All you really need to know about the “March for Science” is that it is scheduled for Earth Day. The organizers may say the march is nonpartisan and has a variety of goals, but it’s mostly just about global warming. It’s not just about whether global warming is actually happening, or whether it is caused by human activity, but about a specific political program for dealing with global warming.
To be sure, there are other goals involved in the march and some contention, even among the organizers, about the extent to which the march should embrace causes like “diversity.” So the goals run the gamut from the left to the far-left. And that’s the problem. The “March for Science” is an attempt to equate the Left’s political goals with Science Itself, claiming the intellectual and moral authority of science for the Left’s agenda.
Let us consider some simple logic here.
Science is a process for learning from empirical evidence. The evidence was weaker in 1980, so citing a 37 year old book to cast doubt on modern evidence is dishonest and denies the progressive accumulation of knowledge.
Climate change is happening. It’s real. It’s now an inescapable conclusion from the evidence.
These changes will require a response, because they will have economic, political, and social consequences. That is, reality has effects, science can measure and predict those effects, so science is necessarily intertwined with politics.
Conservatives deny the science. This will have political ramifications. Ignoring a problem rarely has good outcomes.
Liberals accept the science (at least in this case: there are others where it doesn’t). This is the only reason science currently has a liberal bias — because the right-wing is opposing the facts. The Left has aligned itself with reality, while the Right is rejecting it.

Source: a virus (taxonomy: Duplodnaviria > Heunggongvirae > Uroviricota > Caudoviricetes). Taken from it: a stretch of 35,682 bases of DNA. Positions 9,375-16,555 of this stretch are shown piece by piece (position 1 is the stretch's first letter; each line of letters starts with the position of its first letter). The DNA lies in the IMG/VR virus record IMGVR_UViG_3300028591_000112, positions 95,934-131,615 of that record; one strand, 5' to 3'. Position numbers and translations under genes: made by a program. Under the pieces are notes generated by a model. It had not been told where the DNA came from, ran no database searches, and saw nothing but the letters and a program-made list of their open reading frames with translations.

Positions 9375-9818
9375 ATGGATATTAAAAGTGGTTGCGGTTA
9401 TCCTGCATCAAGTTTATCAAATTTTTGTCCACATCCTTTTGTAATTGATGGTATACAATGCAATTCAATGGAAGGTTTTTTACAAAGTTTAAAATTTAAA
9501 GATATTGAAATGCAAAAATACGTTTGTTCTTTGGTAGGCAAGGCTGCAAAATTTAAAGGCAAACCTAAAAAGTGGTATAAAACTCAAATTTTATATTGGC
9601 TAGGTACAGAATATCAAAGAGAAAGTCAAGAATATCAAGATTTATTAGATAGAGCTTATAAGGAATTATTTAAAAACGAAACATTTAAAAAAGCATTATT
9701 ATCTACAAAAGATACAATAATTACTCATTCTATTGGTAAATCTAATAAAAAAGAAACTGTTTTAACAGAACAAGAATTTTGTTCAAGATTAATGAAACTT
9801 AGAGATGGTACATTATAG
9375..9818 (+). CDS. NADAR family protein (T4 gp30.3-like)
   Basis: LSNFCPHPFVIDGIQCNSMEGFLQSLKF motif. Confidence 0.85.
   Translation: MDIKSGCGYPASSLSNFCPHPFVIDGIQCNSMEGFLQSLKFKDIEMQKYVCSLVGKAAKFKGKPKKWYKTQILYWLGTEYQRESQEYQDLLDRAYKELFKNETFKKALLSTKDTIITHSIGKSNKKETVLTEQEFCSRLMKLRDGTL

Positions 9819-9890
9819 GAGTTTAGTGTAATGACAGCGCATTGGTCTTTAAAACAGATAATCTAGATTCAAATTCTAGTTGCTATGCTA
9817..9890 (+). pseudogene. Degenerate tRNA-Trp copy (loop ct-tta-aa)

Which will bend, the way your politics works, or the way the laws of nature operate? In that battle, politics is the one that will break, and I wouldn’t mind seeing wingnuts butt heads with reality, except that they’re going to drag the rest of us down with them in their futile efforts to distort the truth to conform to their biases.
I’ll also mention that the way Tracinski put “diversity” in quotes is also telling — he’s one of those who resents the growth of science beyond the domain of only white men, so diversity is nothing he wants to celebrate. Too bad. Reality is also going to smack that attitude around. Charles Pierce has a few words on the March for Science.
There was a great deal of infighting—”Some very ugly meetings,” said one person familiar with them—about how specifically political the march should be. The older and more conventional scientists—most of them white males, for all that means in every public issue these days—tried to make the march and the events surrounding it as generic as possible.
The younger scientists, a more diverse groups in every way that a group can be, pushed back hard. The available evidence on Saturday was that their side had carried the day. Given the fact that, for example, Scott Pruitt, who took dictation from oil companies when he was Attorney General of Oklahoma, is now running the EPA, they could hardly have lost. More than a few signs reminded the current president* that, without science, he would be as bald as a billiard ball.
Generally, though, there was more than a little sadness on all sides that it ever had come to this, that a country born out of experimentation had lost its faith in its own true creation story, that a country founded by curious, courageous people would become so timid about trusting the risks and rewards of science.
To no one’s surprise, Robert Tracinski is an older white male, one who touts his appearances on Limbaugh and the O’Reilly shows. Why does my demographic have to be so heavily populated with entitled assnuggets?